Absolute truth is the true nature of the relative. Relative truth is the manifestation of the absolute’Lions Roar
The Two Truth Doctrine is another idea that is central to understanding Buddhism. Whilst western thinkers look for a single unifying truth, Buddhists accept that there are two truths to understanding existence.
This doctrine comes from Mahahanya Buddhism and was elaborated by Nagarjuna. It talks about the states of relating as being in two aspects. Conventional (Samvriti) and Ultimate (Satya) truth.
Conventional truth is habitually how we perceive and think about the world. A world of objects, parts, ideas, words. Objects or parts are how we typically see the world because we are using our minds, which are about definitions.
Definitions happen because we are setting up boundaries. Objects are not universal so a boundary is something that defines, separates, ‘it is this, but not this‘. Dividing things up into parts. An object then is what has been defined, separated, picked out. It’s our minds that do this.
Note I say a habit, it’s not often we notice ourselves doing this, and our language implies this by focusing on the object-subject distinction. That is I am a subject (Richard) manipulating an object (say a pen), that I am separate from the object.
The Ultimate view is one that doesn’t have separate things or objects. It’s the truth we fail to see most of the time. It’s the realm of unity and completeness.
As a side note here. What’s important in the above is none of it is talking about whats exists or what is real. It’s saying we have two views upon this reality, one of distinctions definitions, and separation, the other of the unity of the absolute reality, a cosmos that has no obligation to conform to what our minds are doing.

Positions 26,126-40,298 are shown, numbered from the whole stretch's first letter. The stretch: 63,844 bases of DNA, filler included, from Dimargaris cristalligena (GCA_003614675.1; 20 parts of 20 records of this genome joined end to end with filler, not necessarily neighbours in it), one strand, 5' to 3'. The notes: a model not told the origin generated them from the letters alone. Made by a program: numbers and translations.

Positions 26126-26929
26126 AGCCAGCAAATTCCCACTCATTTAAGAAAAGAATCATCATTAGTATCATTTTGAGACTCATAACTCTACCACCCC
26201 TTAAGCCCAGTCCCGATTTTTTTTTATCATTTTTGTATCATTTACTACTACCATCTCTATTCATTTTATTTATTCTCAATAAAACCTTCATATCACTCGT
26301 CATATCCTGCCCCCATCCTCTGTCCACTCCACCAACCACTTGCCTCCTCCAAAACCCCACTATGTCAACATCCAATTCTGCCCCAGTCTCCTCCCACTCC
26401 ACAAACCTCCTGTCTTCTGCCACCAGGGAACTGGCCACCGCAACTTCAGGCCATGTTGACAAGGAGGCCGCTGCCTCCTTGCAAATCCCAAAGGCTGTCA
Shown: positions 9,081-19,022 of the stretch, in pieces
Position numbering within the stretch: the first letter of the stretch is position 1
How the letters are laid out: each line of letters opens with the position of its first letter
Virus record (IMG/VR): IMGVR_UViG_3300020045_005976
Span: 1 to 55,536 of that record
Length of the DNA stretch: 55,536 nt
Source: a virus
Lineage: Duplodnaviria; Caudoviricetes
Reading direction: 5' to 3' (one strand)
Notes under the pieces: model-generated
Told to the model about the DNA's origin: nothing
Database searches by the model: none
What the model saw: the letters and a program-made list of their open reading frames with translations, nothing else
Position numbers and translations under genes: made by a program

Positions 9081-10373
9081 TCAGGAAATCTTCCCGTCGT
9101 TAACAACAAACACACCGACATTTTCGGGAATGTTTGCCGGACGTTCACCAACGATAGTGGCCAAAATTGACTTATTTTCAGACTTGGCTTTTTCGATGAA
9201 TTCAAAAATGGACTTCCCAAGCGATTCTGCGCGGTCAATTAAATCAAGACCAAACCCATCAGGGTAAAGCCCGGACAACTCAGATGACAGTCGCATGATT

The conventional truth is then useful, our knowledge and ideas are based upon them. We describe and build theories, create philosophies and religions which are part of the Conventional Truth.
Going back to our everyday lives we can see around us distinct separate phenomena, things like table, chair, cat, the conventional view. Each phenomenon has itself made up of parts, each of itself also seemingly separate, all the way down to the smallest parts. Parts have their parts.
That’s were atoms came in, Atom means ‘Uncutable’. It was believed they were the smallest things our reductionist minds could discover, and the basis of the scientific view of the world. Find the smallest things, understand the forces that govern them and you have a complete understanding of the whole cosmos. That was the Newtonain dream.
In the far eastern thought, however, they recognise conventional truth, this quest towards essence is useful but also misleading. Sunyata explains that all the phenomena are empty of essence, they are without a feature/a part that remains unchanged. No part makes a cat, a cat. No intrinsic separate substrate sequestered away unconnected to the rest of reality that makes a cat a cat.